The soft palate of brachycephalic dogs is elongated and thickened. This leads to a constriction of the nasopharynx and, in combination with the relatively large tongue ( relative macroglossia ), also of the oropharynx.

Pathological changes also occur in the area of ​​the larynx , especially in pugs . Here the larynx skeleton is unstable, especially the adjusting cartilage and the epiglottis , so that there is a risk of larynx collapse. In addition, the mucous membrane in the area of ​​the corniculate process is usually excessively developed and swollen, so that it is pulled through the glottis when inhaled and partially displaced.

Breed-specific malformations occur in the area of ​​the windpipe and large bronchi . The cartilage clasps of the windpipe are soft in the pug ( tracheomalacia ), so that they tend to collapse . In contrast, the cartilage braces of the French bulldog are small, but mostly sufficiently stiff ( hypoplastic trachea ). These changes continue to the large bronchi.

Clinical picture

A typical symptom of brachycephalic syndrome is noisy breathing, usually stressed on inspiration , combined with signs of shortness of breath . During the clinical examination, narrow nostrils and nasal cavities , an elongated and thickened soft palate , a shortened pharynx and changes in the larynx can be identified as characteristic findings . In addition, the tonsils can be drawn into the interior of the airways if the negative pressure when inhaling becomes too high. This can lead to breathing problems, attacks of suffocation, fainting, or at least rattling breathing noises and snoring noises. Due to the reduced ability to pant , brachycephalic dogs react more sensitively to heat than their non-deformed conspecifics.

Possible complications of a brachycephalic syndrome are edema of the epiglottis , collapse of the larynx, inversion of the lateral larynx pouches, tracheal collapse , inflammation and / or prolapse of the tonsils, bronchitis and heart failure due to insufficient oxygen saturation of the blood.

An increased susceptibility to heat can also often be observed. Since the turbinates and the lateral nasal glands play an important role in heat dissipation, brachycephalic dogs are often very sensitive to warm ambient temperatures.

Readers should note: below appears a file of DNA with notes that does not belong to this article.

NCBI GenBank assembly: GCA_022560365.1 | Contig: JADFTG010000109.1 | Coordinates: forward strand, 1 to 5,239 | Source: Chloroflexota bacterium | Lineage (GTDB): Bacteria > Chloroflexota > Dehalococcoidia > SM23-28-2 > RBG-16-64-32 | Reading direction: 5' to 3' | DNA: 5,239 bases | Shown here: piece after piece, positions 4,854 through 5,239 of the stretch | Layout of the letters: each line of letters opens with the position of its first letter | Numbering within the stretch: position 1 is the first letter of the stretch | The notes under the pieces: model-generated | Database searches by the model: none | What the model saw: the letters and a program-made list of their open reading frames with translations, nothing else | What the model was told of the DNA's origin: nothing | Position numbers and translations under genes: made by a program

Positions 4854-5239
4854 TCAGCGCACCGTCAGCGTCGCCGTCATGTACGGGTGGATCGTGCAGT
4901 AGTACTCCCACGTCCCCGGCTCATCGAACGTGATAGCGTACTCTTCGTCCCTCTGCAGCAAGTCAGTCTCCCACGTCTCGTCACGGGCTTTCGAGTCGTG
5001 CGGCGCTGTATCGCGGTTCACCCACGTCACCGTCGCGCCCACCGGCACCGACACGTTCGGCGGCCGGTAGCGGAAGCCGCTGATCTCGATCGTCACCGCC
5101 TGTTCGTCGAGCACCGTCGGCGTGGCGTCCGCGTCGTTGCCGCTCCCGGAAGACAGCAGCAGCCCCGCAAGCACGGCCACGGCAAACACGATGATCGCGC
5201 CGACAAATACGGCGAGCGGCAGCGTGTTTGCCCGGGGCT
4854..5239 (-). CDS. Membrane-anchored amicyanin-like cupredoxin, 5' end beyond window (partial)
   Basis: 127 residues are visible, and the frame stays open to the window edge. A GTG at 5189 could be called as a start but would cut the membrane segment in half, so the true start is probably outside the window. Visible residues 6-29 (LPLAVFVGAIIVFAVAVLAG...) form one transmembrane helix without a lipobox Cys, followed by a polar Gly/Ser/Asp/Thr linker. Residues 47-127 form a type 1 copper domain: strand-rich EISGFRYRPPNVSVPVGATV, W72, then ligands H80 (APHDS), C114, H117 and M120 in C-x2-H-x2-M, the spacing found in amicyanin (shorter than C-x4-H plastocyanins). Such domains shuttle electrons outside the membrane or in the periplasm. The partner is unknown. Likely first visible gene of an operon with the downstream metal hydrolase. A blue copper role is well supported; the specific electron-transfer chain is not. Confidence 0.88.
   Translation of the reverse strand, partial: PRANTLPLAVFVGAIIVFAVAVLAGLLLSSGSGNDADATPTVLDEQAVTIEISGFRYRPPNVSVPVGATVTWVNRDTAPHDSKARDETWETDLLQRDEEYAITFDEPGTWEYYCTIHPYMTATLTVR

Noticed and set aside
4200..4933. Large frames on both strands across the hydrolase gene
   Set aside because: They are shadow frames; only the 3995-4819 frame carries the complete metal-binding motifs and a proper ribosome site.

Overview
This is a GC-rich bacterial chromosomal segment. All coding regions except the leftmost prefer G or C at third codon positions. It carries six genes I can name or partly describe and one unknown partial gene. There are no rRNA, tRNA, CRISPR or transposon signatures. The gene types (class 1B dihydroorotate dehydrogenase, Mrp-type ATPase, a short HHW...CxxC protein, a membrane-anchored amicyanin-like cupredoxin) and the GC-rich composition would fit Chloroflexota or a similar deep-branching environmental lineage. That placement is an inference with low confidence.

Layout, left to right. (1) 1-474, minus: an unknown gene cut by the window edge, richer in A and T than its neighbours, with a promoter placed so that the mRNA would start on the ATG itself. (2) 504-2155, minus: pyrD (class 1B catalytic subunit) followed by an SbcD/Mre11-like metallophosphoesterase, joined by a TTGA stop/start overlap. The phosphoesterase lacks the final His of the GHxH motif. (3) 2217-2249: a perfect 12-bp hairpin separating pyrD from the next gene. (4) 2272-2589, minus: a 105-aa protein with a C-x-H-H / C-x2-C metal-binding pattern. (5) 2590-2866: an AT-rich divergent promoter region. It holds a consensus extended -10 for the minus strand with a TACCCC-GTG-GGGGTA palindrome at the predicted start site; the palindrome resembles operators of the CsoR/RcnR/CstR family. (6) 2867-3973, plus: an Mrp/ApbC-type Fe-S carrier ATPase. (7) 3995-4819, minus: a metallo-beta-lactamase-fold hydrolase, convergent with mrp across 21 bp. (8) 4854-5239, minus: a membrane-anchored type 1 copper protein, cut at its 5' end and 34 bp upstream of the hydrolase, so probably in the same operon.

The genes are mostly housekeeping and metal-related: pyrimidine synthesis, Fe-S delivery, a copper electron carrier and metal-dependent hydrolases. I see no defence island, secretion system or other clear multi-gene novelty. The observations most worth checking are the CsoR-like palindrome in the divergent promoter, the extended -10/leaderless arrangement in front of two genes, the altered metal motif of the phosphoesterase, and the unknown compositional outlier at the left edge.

The treatment of brachycephalic syndrome can be conservative or surgical , although weight reduction and conservative treatment with corticosteroids only offer a chance of success in mild cases.

Surgical treatment consists of resection of the tissue that constricts the airways (nostril widening, vestibuloplasty, laser-assisted turbinectomy , soft palate resection , tonsillectomy, etc.) in order to enable more free breathing.

Other complications

Undershot bite due to brachycephaly in an English bulldog
English bulldog skull. Left: around 1900-1920 prognosis of the lower jaw with a fully developed upper jaw. Middle: Swiss Champion * 1963 † 1971 with malformation of the facial skull due to pathologically reduced upper jaw. Right: bitch * 1985 † 1993 severe malformations of the facial skull with bulging of the brain skull and complete absence of the crest .
Eyeball prolapse in a pug

The proportional enlargement of the head in connection with the round head shape mechanically leads to an increased risk of difficult births . Even with a caesarean section , the survival rate of brachycephalic puppies is reduced compared to anatomically normal dogs. Brachycephalic races are also more often affected by brain tumors and water head . This predisposition is particularly pronounced in breeds in which chondrodysplasia is also present in addition to brachycephaly . The strong deviation from the normal head shape also leads to an anatomical reorganization of the brain . Brachycephalic dwarf breeds are also often affected by fontanelles that persist into adulthood , which represents an additional risk of injury due to the inadequate protection of the brain in the cranial cavity .

Brachycephaly often leads to a pronounced undershot bite due to the shortening of the upper jaw ( brachygnathia superior ) , which is also expressly required in the standard for some brachycephalic breeds . In some cases, this can lead to poor dentition .

In the extremely round-headed breeds (e.g. pugs), protruding, sometimes enlarged eyes can also be observed, which leads to frequent injuries to the cornea . There is also a risk of an eyeball prolapse. This symptom complex is occasionally referred to as ocular brachycephalic syndrome.